A UGUST IS INDEED a “hot” month for fishing on the upper Texas coast.
Of course, this comes in both literal and realistic terms. It’s usually best to fish nights or the cooler portions of the day both for comfort and for health. Also, there is the matter of productivity to consider, as fish also prefer to feed during the hours of somewhat cooler water temps.
Obviously, these conditions are variable, as an overcast day with a decent breeze will be cooler than a still one with little, or no cloud cover. Early morning, of course, is the waning period of “night” for the fish that have been active while the sun was not beating down. Late evening signals the beginning of a new period of movement and feeding for marine denizens.
These conditions, of course, have more effect on shallow bay systems and the surf. In the bays, even during these cooler times, best fish action will likely be found fairly near deeper, cooler water. This is where fish either coming or leaving these sheltered areas might be intercepted.
Speckled trout probably move more seeking favored water temperature than redfish or flounder, – which might just find a suitable spot to “hunker down.” Panfish such as sand trout and croaker will also be more active in cooler water.
In the Galveston Bay system, the ICW is the main conduit for cooler water to connect the various regions of the water body. This offers at least some respite from the heat for most residents.
Fishing shallow reefs or bars in really hot weather in the open bay might be uncomfortable, as well as a waste of time. All things considered, bay fishing in August except during a cooling rain shower—or immediately before or following—is much better spent during cooler times of the 24-hour clock.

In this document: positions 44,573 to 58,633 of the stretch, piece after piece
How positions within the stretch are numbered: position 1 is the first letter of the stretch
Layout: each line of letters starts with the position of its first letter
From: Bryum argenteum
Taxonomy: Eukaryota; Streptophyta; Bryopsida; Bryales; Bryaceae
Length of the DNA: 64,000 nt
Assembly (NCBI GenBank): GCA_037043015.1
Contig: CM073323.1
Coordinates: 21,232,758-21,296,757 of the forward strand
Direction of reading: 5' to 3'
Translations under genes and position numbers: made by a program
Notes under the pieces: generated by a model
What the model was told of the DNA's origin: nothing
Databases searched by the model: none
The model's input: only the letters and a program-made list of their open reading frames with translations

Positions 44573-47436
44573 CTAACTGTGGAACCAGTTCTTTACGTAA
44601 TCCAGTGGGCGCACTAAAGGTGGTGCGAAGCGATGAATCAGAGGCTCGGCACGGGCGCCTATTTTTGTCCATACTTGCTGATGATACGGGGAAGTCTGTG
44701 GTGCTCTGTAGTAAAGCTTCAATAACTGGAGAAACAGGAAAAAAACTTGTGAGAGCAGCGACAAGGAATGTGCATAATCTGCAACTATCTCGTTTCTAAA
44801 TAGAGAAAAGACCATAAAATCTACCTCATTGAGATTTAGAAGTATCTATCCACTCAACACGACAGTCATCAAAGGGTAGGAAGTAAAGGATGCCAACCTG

When cooler air and water does arrive, bait species come with it. Surface-feeding activity can be seen from some distance then —especially with binoculars. Shrimp are a main food source during summer months, but smaller baitfish such as shad also attract the interest of predator species.
Live bait fished under a cork, or free-lined when actively over feeding fish, is normally most productive, especially with bait captured “on the grounds”. If live bait – or “fresh dead” if reds are on the menu – is not available, soft plastic jog tails, either gold or silver spoons, and sometimes various top water lures might be productive. Sometimes, even fresh water spinnerbaits might be a good bet. Fly-fishing with streamers can also pay off in the calm waters before or after dark.
In the surf, the same time periods are best, although the quarry might run a bit larger. Bull reds are found in summer surf, along with many species—and sizes—of shark.
I have personally taken king mackerel and hooked tarpon in the summer surf. Also large rod-bending stingrays are prowling around. Except when you’re “monster” shark fishing, it’s always a good idea to use bait caught on the grounds— the fresher the better.
A live finger mullet will tempt about anything that swims in the summer surf, although fresh chunks of cut mullet can be almost as good at times, depending of the species of fish sought. The largest speckled trout I ever caught was in the surf on a strip of cut shark.